Ski to the South Pole — Pulling It Together

Pulling together the details for a Ski South Pole expedition can be a challenge. How do you stay on track with all there is to do?

ALE’s Hannah McKeand gives some advice on equipment selection, your training regime and tracking down funding. Hannah is an avid explorer and experienced polar guide. She has skied to the South Pole more times than anyone else; has guided several expeditions to the Pole on both Hercules Inlet and Messner Start routes; and holds the record for fastest female expedition from Hercules Inlet to the South Pole.

Taking Stock

Hopefully by mid-way through the year the details of your South Pole expedition are confirmed and you are completely confident that the expedition is full steam ahead. Your funding is secured; you are feeling fit and strong; and you have done a thorough job of researching the items you will need.

Realistically however, your situation may be a bit more tenuous. You may be missing a big chunk of money and wondering how you are going to find the extra pennies you need. Fundraising efforts may be pulling you away from training. And you may feel overwhelmed by the variety of clothing and equipment that is available. Keep calm and carry on!

Stepping Up Your Training

It’s time to step up your training. You don’t need to go crazy as you don’t want to peak too soon. The goal is to stay motivated and to gradually increase your condition and endurance. Keep up your regular exercise routine during the week and at weekends try to plan some longer efforts perhaps with family and friends. Try to get in some really long day hikes, so you can experience what it is like to be on your feet and doing something strenuous for 8 to 10 hours a day. You might be an achy wreck by the end at first, but you will be amazed how quickly you harden off to this kind of activity once you are doing it regularly. Above all enjoy what you are doing and remind yourself every day that your efforts are taking you to the South Pole, all your hard work will be rewarded once you arrive on the ice.

Clothing and Equipment

It’s also time to track down and purchase all of the clothing and equipment that you are going to need for your expedition. Begin by making a list. ALE will provide you with some excellent gear and clothing lists to work from, but make your own as well. Note down the top gear and clothing tips that any experts you have spoken to suggest, and write down any little personal things that you would like to take with you when you think of them. Many of the items that you need such as skis and boots you might well be ordering from overseas, so it is important to get onto this now while you have plenty of delivery time and time to overcome any customs issues.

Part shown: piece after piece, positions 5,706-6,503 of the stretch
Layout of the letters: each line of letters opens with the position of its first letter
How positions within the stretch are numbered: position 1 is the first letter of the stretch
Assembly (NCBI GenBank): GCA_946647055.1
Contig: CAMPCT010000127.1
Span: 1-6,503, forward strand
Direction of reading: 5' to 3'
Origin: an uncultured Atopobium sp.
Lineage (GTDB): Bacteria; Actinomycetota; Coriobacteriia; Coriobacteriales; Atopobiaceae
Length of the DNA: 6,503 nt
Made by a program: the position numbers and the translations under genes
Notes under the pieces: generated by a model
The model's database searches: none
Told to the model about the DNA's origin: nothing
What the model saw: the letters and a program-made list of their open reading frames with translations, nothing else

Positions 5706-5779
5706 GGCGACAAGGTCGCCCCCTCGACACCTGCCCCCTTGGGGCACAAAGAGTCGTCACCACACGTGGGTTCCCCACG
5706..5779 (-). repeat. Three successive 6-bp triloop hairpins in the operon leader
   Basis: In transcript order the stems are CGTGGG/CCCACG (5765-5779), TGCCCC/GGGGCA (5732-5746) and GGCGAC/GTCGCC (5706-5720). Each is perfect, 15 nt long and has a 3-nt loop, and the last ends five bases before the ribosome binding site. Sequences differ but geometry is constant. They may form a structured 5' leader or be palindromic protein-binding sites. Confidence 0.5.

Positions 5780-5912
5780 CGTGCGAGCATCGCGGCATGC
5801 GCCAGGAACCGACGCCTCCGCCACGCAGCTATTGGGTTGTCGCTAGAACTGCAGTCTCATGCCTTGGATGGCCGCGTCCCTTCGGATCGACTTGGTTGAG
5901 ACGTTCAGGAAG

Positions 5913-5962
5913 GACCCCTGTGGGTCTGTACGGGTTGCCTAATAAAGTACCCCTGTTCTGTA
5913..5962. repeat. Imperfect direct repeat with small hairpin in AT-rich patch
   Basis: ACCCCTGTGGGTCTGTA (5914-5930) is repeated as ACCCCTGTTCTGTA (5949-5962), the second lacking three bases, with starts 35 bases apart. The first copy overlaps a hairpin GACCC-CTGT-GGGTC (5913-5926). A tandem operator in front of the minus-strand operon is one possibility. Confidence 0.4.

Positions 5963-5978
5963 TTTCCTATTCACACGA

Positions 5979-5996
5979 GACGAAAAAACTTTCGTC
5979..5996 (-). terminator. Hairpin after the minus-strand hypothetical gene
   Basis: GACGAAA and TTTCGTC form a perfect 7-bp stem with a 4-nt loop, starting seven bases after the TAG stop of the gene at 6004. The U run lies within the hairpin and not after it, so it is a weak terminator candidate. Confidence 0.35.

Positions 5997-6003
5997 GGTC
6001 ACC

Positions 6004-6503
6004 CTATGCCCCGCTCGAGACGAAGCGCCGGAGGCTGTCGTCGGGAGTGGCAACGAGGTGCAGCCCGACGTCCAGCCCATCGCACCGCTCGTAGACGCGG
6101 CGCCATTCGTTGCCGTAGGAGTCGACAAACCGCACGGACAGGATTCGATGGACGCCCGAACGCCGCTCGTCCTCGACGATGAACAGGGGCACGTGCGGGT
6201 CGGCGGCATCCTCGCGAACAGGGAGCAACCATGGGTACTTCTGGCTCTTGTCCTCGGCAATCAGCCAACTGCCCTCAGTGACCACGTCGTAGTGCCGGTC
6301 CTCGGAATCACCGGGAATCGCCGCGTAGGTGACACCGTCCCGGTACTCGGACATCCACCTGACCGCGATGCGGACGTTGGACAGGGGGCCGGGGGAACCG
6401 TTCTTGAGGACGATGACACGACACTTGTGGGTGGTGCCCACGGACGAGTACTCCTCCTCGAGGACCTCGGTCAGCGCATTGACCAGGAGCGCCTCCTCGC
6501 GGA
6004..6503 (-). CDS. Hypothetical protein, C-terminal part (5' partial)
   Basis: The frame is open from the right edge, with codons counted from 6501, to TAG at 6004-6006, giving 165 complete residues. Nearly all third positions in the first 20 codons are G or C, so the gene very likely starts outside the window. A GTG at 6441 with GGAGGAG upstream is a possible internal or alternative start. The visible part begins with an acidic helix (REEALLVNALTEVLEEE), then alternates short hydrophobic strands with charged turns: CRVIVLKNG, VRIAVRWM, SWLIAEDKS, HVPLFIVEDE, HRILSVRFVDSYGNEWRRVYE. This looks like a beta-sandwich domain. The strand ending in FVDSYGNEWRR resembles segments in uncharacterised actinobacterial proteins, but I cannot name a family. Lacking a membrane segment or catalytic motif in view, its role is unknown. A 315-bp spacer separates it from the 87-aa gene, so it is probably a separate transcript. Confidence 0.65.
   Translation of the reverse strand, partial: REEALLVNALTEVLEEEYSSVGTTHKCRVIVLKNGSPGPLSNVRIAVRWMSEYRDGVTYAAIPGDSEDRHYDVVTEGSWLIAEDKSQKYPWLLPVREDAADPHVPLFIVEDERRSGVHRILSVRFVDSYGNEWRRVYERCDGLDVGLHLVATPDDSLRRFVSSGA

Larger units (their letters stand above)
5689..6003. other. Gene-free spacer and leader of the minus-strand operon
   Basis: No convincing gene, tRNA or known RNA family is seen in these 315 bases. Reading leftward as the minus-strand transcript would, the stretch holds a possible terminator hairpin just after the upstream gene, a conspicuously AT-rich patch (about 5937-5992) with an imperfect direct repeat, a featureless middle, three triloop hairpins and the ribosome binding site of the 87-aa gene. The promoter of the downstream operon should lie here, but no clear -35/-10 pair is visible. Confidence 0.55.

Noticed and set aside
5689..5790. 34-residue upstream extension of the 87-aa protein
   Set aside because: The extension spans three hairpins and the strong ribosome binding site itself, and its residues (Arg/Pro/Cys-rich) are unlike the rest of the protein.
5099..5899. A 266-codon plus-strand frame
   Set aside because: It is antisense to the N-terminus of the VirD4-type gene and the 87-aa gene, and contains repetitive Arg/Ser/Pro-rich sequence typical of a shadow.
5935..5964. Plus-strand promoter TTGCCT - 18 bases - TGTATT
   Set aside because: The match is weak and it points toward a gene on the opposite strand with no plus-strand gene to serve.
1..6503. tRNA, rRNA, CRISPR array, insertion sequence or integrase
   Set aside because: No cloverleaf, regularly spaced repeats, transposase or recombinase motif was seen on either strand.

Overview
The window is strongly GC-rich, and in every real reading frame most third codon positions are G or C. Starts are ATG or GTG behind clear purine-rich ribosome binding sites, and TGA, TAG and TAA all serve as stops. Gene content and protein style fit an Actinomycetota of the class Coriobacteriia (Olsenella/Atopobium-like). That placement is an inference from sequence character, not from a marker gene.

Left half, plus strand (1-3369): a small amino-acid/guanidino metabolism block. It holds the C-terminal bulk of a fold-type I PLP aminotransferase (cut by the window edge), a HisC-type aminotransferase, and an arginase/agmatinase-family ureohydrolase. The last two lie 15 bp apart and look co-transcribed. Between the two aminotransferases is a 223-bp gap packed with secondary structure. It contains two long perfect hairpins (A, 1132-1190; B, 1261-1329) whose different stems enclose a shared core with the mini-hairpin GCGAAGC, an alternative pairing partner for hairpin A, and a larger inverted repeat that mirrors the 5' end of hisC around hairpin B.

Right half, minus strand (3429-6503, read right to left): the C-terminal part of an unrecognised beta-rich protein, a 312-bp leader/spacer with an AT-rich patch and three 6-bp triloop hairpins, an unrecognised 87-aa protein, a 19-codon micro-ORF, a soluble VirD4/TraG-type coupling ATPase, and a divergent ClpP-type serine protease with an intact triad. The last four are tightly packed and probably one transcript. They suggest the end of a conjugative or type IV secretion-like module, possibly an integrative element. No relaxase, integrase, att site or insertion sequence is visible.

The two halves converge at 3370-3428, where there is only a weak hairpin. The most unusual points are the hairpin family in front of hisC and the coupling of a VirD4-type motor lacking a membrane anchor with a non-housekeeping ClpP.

One thing that you will quickly discover is that everyone who has ever done anything polar will have an opinion on what the best equipment and clothing is. The beauty of the advice that ALE offer is that it doesn’t come from one individual, but from the collective knowledge of dozens of guides and hundreds of clients. Over the years the staff at ALE have seen every possible variety of gloves, tents, skis, jackets, thermal underpants and every other imaginable piece of gear that is out there, They have seen these things work and they have regularly seen things fail. Follow their advice; it has been carefully compiled over many years of operation. Listen with caution to individuals who tell you that one specific thing is absolutely right. Particularly be careful of individuals producing their own gear or equipment, they may just be recommending it for commercial reasons, check with ALE to see if it is really all they say it is. Chances are that if it is good, then ALE will already be recommending it.


Finally, if you are still finalizing funding, stay in touch with ALE and let them know where you are at. Take stock of all the leads that you have. Sit down with someone you can talk to who has a sensible head and go through everything you have and have a brainstorm for new ideas. At this point, any funding you have already managed to secure is your strong card. Go back to any luke-warm leads and give them an update on what you have managed to raise so far and what you still need. Companies may be attracted by the new smaller figure and the fact that other people are supporting you. Above all don’t give up!

See also

Ski to the South Pole – Final Preparations

Ski to the South Pole – Getting Started

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